Always be a student. The older I get, the clearer it becomes to me that there is still SO much to be learned!
- Anna Fagan teaches piano for The ZOEN and blogs at FaganPiano.com.
To be a musician, you must listen to the music that's in your heart and share your own expression of it through the way you perform the notes. The music must transcend mere notes on paper if it is to be performed and heard in its full magnificence.
- Wayne Land is a virtuoso saxophonist with 45+ years experience teaching all genres of saxophone from R&B to Jazz
Practicing with an audience is the best practice there is! Playing for your own personal enjoyment is a fine and worthy reason to pursue music, but to truly get the most out of your musical study you must perform at some point, whether it's in front of a crowd or just a few friends. It gives you something to work toward and increases the pressure just enough to make you push yourself. And it get's easier every time you try.
- Jason Campbell teaches piano and voice for The ZOEN and blogs at Ivory Man.
Listen! Ours is the business of sound, so whether you are in it just as a hobby or if you are planning on auditioning for the Chicago Symphony Orchestra, be listening to other successful musicians and emulate the sounds you hear.
- Fran Beaudry is a clarinet teacher with 30+ years of experience in music education.
Rhythm may be the single most important element at any stage of playing. Without the element of time to guide us, music loses definition and structure.
- Eddie Sundra teaches both clarinet and saxophone and is pursuing a degree in Clarinet Performance at Penn State.
Whenever you are bummed out about having to practice, imagine yourself in a vast sandbox full of notes, rests, licks, and phrases. In the grand scheme of things, music is about making something out nothing, about pulling music out of thin air. You are lucky enough to set time aside to participate in that activity. Who wouldn't be excited about that?!
- Daniel Joseph Dorff Jr. teaches piano and drums in addition to working as a touring musician.
Never lose sight of what makes music important to you. Regardless of how much a passage is frustrating you or how much you want to throw your instrument at the wall, remember that music is a medium allowing intangible structures to pass through our souls.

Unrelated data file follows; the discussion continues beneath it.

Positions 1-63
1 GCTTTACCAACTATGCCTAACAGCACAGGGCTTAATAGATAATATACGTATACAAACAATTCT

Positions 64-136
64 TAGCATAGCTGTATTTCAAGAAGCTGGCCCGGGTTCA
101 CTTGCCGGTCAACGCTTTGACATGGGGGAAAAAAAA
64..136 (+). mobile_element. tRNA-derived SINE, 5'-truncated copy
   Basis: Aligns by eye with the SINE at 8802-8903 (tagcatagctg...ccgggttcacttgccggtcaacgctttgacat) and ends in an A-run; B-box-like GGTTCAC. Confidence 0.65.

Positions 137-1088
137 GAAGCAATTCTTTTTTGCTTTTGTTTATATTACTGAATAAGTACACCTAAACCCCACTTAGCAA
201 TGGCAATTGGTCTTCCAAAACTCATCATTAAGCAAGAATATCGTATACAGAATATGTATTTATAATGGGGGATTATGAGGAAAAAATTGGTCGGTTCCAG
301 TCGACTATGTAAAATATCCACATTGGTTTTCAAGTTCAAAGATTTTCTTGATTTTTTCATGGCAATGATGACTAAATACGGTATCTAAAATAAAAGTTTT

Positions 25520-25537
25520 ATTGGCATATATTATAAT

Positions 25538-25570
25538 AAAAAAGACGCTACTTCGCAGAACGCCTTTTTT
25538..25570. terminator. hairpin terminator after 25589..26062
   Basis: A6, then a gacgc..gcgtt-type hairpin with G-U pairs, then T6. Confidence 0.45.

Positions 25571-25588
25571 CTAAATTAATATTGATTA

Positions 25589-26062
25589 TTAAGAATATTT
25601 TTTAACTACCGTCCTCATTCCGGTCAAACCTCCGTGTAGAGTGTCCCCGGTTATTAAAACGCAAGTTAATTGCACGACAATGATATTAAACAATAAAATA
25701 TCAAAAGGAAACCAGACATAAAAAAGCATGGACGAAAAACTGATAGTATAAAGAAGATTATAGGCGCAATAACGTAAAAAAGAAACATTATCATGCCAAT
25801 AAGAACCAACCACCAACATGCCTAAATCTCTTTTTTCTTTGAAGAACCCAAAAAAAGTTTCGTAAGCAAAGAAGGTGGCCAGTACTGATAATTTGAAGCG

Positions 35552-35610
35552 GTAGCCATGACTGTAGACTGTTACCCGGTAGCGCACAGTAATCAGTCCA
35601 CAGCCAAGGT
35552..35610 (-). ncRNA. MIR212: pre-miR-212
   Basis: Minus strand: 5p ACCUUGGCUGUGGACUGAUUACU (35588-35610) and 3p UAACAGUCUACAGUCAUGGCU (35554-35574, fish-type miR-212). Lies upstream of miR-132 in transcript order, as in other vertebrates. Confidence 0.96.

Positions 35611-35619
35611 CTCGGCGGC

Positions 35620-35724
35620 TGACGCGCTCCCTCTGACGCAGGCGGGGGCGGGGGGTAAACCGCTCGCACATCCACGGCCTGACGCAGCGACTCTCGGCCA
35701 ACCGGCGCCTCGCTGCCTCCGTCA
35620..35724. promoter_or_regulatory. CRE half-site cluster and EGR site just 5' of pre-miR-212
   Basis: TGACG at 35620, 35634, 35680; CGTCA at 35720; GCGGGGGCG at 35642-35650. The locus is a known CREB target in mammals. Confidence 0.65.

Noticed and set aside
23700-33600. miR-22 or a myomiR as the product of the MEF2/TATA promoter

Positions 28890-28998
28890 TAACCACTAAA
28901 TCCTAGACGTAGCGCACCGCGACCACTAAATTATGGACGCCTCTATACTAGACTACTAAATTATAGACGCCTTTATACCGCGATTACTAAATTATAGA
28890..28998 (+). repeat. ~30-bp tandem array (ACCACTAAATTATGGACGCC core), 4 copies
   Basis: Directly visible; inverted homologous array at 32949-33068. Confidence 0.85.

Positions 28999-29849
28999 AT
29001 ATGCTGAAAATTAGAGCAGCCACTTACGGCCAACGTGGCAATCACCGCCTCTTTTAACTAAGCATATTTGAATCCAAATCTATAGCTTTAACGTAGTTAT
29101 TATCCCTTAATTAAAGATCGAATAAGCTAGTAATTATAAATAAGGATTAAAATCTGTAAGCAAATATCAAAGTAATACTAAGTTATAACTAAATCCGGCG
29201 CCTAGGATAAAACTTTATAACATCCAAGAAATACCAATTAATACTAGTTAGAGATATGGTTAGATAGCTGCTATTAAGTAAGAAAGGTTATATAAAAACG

- Eddie Sundra teaches both clarinet and saxophone to students of all ages.
Don’t listen with your eyes. We live in a world of overstimulated multimedia. Instead of just looking at a Guitar Tab, playing what it says, and thinking that it’s correct, take the time to close your eyes, and listen to what you’re playing. Make sure the notes are correct, make sure you’re bends are to pitch, make sure all the little nuances are there. There is a big difference between playing the instrument and practicing it. Playing will always sound better....after you've practiced.
- Matt Brechbiel teaches guitar, bass and songwriting to student of all skill levels.
At any level, in any style, for any purpose, playing the music you love is what it's all about.
- Phillip Amalong is a composer, performer and recording artist who teaches intermediate and advanced piano.
Do you have any advice to add? Has a piece of advice shaped your development as a musician? Please share your thoughts in the comments below!
What terrific tips! I particularly appreciated:ReplyDelete
• "Listen! Ours is the business of sound" from Fran Beaudry
Easy to forget amid the drive to perfect fingering and technique... Remembering to listen is powerful for though, and vital to musicianship!
• "Don’t listen with your eyes." from Matt Brechbiel
Yes! So much musicality is lost through over-focus on the written form, and distraction of music videos and music artists' fashion... Let's close our eyes and get back to the music itself.
These are some very helpful tips. I am currently studying music and I am looking forward to using this knowledge that these teachers have shared. Im really trying to improve my musical ear and develop my listening skills. I really enjoyed the part music being something out of nothing, interesting theory but I think it rings true. This knowledges will continue to resonate my musical soul.ReplyDelete
Solid advice - if you are not learning and trying new musical ideas you are not growing. One other bit of advice given by a mentor of mine Moshe Paranov - "If you don;t know, ask." There is always someone willing to keep you on track. Also, Miles Davis would say ..."every tune has it's groove". Don't discount the possibility of learning something new from music you dislike. Always play your best regardless of the gig.ReplyDelete